6 Replies Latest reply: Sep 13, 2013 11:57 AM by roonie1964
roonie1964 Level 1 (0 points)



I recently bought an almost new Imac 21". Its really great.


But the owner before me has installed a few apps. that won't update, because they are registred on his Apple ID


I probably should have started from the bottom when I started to use the Imac, but I sort of just changed the Apple ID to mine and started to using it that way.


But problem now, I cant update any of the apps that he once installed. Seemes I cant delete them either. They are only shown as reminders that need update... but I am not able to get them updated.


Any solution for this?


Let me know if further info is needed to find the answer.





iMac, Mac OS X (10.7.5)
  • Carolyn Samit Level 10 (102,820 points)

    Hi Ronnie ..



    You won't be able to update the apps download from the Apple ID used by the previous owner.


    Just ignore those updates from the App Store.


    Content downloaded using one Apple ID cannot be transferred to another Apple ID and Apple ID's cannot be merged.


    Frequently asked questions about Apple ID


    What you need to do is purchase the apps using your Apple ID.

  • roonie1964 Level 1 (0 points)

    Dear Carolyn


    Thanks for your reply


    But all the apps that needs to be updated are visible and in function on the Imac, even when I am using it under my own Apple ID on the Imac


    Does that mean that I can use the apps as they are, but not have them updated unless I purchase them or download them by myself?




  • Carolyn Samit Level 10 (102,820 points)

    They may function but you cannot update those apps using your Apple ID.


    Does that mean that I can use the apps as they are, but not have them updated unless I purchase them or download them by myself?


    Legally, you should purchase the apps from your Apple iD. That way you can update as needed.

  • babowa Level 7 (29,080 points)

    In addition to the apps, did the iMac originally come with Lion (as shown in your profile) or did the seller upgrade to it? If Lion was the originally installed OS, then there is no problem. If it was an upgrade, then that OS version is also not transferable and is tied to the original purchaser's Apple ID forever. That means you will never be able to reinstall the OS if needed (which may become necessary if there is a problem and Lion does not come with install disks).


    The best way would be to wipe the drive as suggested, reinstall the original OS, update and/or upgrade and then purchase your own apps using your own Apple ID for everything.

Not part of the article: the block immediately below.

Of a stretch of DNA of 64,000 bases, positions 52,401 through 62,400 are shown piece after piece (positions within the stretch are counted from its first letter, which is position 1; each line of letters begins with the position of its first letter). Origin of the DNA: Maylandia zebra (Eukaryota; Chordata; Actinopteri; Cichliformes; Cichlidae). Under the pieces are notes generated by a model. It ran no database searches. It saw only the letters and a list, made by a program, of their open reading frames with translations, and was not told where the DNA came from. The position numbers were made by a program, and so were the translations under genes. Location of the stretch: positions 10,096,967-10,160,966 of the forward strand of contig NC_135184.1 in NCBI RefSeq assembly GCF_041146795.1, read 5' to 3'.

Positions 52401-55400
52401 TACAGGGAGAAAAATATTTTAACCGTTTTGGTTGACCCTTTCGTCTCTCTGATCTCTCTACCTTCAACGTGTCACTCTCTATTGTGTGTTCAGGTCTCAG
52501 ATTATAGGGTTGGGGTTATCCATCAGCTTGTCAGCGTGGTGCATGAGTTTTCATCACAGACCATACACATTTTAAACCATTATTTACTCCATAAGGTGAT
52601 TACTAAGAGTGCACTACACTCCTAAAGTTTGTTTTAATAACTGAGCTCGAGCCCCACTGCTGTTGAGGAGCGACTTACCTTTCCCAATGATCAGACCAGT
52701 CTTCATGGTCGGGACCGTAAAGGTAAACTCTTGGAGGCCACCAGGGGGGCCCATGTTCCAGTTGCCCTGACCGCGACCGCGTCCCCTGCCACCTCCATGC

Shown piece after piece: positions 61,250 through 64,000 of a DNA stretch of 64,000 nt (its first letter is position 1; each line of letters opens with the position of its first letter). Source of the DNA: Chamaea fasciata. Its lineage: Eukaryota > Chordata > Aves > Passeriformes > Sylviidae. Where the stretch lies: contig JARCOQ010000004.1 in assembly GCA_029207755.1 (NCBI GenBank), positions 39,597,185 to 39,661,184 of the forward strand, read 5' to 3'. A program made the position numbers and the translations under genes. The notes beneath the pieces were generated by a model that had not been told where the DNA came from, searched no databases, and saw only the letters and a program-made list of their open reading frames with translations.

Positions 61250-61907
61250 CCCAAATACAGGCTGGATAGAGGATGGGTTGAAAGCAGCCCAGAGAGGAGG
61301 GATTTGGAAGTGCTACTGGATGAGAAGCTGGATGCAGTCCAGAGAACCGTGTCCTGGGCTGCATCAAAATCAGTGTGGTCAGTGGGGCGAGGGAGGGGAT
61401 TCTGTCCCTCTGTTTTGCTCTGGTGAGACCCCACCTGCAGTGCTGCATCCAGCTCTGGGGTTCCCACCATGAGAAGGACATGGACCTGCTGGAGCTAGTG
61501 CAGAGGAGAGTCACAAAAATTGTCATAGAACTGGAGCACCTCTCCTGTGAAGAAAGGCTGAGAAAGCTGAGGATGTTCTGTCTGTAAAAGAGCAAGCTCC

• Linc Davis Level 10 (184,490 points)

    The first thing you should do after acquiring a used computer is to erase the internal drive and install a clean copy of OS X. How you do that depends on the model. Look it up on this page to see what version was originally installed.

    If the machine shipped with OS X 10.4 or 10.5, you need a boxed and shrink-wrapped retail Snow Leopard installation disc, which you can get from the Apple Store or a reputable reseller — not from eBay or anything of the kind.

    If the machine shipped with OS X 10.6, you need the gray installation discs that came with it. If you don't have the discs, order replacements from Apple. A retail disc, or the gray discs from another model, will not work.

    To boot from an optical disc, insert it, then reboot and hold down the C key at the startup chime. Release the key when you see the gray Apple logo on the screen.

    If the machine shipped with OS X 10.7 or later, it should boot into Internet Recovery mode when you hold down the key combination option-command-R at the startup chime. Release the keys when you see a spinning globe.

    Once booted from the disc or in Internet Recovery, launch Disk Utility and select the icon of the internal drive — not any of the volume icons nested beneath it. In the Partition tab, select the default options: a GUID partition table with one data volume in Mac OS Extended (Journaled) format. This operation will permanently remove all existing data on the drive, which is what you should do.

    After partitioning, quit Disk Utility and run the OS X Installer. When the installation is done, the system will automatically reboot into the Setup Assistant, which will prompt you to transfer the data from another Mac, its backups, or from a Windows computer. If you have any data to transfer, this is usually the best time to do it.

    You should then run Software Update and install all available system updates from Apple. If you want to upgrade to a major version of OS X newer than 10.6, buy it from the Mac App Store. Note that you can't keep an upgraded version that was installed by the previous owner. He or she can't legally transfer it to you, and without the Apple ID you won't be able to update it in Software Update or reinstall, if that becomes necessary. The same goes for any App Store products that the previous owner installed — you have to repurchase them.

  • roonie1964 Level 1 (0 points)

    Thanks for all the replies


    Somehow things worked out the way I wanted it.


    Thanks anyway